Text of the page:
Birds don’t make passes at dudes with bad glasses
Patrick at The Hawk Owl’s Nest started a cool little turn down memory lane when he asked about bird blogger’s first pair of binoculars. I don’t remember my very very first pair, they were likely any of the set of marginal optics that my dad had lying around the house. I know for a fact we had a couple versions of cheap 7x35s that were likely around my neck the first couple trips out. It wasn’t long before I felt the pull that we all do towards a slightly better pair.
My first purchased binoculars were a pair of Bushnell Powerview 10×50 porros that cost about $85, a princely sum for a 13 year old, that I got at the local Bass Pro Shops. Bass Pro is an outdoor supply store, which in the Ozarks means hunting supply, so I had two options, the green or the camo. I went with the green, and those binoculars were with me for many many life birds. They had the teeter-totter focusing mechanism and roll down eyecups, that I didn’t use cause I used to push my glasses up on my forehead to look through the bins. Now I just wear contacts. I still have them, sitting in a closet just in case something happens to my current pair or someone needs to borrow them.
But it wasn’t just the bins that are a trove of memories. I did this incredibly dorky (read: awesome) thing where I purchased patches at the birding locations I visited and sewed (well, my mom did the actual sewing) them on the soft pack that my bins came it. I had one from Ding Darling, and one from the Everglades, and one from Huachuca Canyon in Arizona. Pretty geeky huh? Well, you won’t hear any denial from this end, I proudly let my geek flag fly.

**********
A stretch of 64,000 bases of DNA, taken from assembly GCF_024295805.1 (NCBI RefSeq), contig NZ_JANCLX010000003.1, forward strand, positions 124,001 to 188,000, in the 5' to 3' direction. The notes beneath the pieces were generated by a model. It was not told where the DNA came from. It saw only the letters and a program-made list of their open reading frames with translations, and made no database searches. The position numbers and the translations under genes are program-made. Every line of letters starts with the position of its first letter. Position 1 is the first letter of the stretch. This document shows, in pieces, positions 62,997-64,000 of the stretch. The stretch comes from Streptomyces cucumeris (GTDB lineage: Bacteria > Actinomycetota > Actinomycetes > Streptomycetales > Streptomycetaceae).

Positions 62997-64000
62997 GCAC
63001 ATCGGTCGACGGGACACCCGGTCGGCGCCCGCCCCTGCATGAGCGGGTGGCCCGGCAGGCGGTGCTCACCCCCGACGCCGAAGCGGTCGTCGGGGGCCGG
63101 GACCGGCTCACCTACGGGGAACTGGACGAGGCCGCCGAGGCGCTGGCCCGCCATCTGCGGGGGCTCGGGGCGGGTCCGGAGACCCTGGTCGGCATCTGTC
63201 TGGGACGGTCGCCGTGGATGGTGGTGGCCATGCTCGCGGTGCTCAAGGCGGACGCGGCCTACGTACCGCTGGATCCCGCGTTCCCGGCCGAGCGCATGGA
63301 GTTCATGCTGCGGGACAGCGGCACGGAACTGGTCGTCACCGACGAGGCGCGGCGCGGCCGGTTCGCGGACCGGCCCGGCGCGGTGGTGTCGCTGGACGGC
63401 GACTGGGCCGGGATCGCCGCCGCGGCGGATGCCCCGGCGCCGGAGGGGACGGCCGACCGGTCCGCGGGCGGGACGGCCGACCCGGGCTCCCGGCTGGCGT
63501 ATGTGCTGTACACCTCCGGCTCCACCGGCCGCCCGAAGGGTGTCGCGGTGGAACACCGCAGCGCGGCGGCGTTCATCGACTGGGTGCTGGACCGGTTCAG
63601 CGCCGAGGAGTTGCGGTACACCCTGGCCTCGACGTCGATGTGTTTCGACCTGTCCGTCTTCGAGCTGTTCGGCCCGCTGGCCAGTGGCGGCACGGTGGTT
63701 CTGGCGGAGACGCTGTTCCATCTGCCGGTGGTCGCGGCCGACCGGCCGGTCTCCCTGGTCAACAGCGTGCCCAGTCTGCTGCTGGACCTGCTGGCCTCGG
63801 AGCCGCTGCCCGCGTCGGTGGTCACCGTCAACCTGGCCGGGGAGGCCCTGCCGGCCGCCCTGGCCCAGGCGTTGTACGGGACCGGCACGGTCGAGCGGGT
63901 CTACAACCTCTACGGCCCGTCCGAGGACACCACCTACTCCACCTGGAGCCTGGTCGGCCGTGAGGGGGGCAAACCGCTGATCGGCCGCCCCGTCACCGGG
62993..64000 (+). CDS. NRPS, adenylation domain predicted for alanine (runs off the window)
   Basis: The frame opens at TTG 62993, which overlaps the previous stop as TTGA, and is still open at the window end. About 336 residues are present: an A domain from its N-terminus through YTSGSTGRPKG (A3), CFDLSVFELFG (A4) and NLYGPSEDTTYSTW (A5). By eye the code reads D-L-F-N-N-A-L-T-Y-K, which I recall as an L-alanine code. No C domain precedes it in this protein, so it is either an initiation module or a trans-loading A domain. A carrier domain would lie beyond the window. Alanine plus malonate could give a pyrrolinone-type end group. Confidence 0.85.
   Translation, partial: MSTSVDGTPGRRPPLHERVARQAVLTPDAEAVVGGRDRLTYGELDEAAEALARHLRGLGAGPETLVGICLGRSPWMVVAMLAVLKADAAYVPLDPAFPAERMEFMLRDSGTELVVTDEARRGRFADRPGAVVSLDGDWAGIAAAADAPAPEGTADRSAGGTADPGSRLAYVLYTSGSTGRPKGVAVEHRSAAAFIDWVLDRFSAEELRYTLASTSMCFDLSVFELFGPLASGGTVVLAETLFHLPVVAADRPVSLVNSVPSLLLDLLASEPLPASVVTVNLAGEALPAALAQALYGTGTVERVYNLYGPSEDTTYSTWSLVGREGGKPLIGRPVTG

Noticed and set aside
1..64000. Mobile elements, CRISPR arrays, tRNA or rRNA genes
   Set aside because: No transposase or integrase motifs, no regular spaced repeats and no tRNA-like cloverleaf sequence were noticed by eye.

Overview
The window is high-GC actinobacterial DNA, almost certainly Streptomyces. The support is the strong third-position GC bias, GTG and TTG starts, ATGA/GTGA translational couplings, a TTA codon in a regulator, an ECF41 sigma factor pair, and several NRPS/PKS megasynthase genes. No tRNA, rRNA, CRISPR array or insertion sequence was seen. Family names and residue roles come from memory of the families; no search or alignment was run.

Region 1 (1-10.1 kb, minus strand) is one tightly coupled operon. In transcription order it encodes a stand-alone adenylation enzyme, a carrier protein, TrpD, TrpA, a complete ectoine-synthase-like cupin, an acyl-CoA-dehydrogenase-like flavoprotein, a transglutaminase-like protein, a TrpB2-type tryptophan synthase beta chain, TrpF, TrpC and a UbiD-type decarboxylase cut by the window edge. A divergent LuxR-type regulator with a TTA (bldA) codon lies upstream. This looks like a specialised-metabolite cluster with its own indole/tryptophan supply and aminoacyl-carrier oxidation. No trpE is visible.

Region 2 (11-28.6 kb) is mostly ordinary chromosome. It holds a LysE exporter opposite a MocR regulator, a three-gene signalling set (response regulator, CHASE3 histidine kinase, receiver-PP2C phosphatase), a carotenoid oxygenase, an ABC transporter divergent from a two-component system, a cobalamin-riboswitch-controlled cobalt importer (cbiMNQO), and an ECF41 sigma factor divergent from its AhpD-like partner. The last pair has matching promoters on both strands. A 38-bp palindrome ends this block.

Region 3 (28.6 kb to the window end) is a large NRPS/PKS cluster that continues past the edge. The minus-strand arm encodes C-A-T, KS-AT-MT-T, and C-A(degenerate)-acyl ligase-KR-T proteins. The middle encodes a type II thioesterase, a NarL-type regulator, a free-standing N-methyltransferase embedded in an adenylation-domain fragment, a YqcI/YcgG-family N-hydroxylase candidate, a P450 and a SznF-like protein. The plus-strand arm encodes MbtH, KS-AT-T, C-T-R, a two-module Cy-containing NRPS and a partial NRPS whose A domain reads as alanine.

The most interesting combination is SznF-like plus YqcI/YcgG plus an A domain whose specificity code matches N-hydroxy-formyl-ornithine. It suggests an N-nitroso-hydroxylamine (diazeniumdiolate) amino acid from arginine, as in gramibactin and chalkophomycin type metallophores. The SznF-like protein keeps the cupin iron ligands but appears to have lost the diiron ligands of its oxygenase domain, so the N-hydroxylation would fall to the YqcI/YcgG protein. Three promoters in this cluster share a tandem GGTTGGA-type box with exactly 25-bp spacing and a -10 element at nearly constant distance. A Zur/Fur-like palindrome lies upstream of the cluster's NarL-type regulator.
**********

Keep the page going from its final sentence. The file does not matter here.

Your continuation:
My current pair of bins, some 8×42 Eagle Optics Rangers, are far better constructed. The straight prisms are a bit more sturdy, and definitely less nerdy, then the porros. I got them about 3 years ago and I’m pretty happy. But I only think of them as my second pair, and I’ve already got my eyes on my last pair. I’m saving up for a kick-ass pair of Zeiss, and I should be ready for purchase sometime near the end of the year (but only if the dollar stops tanking…). They’ll be the kind of binoculars I can wear to the grave, and I’d have to, because should I be cremated the fine German optics will probably survive the flames (I can’t be the only one who’s considered this, right?).
The story of my binoculars is indeed, the story of my birding career. It’s certainly another fun thing to think about when considering how far I, and all of us, have come. Thanks to Patrick for the inspiration!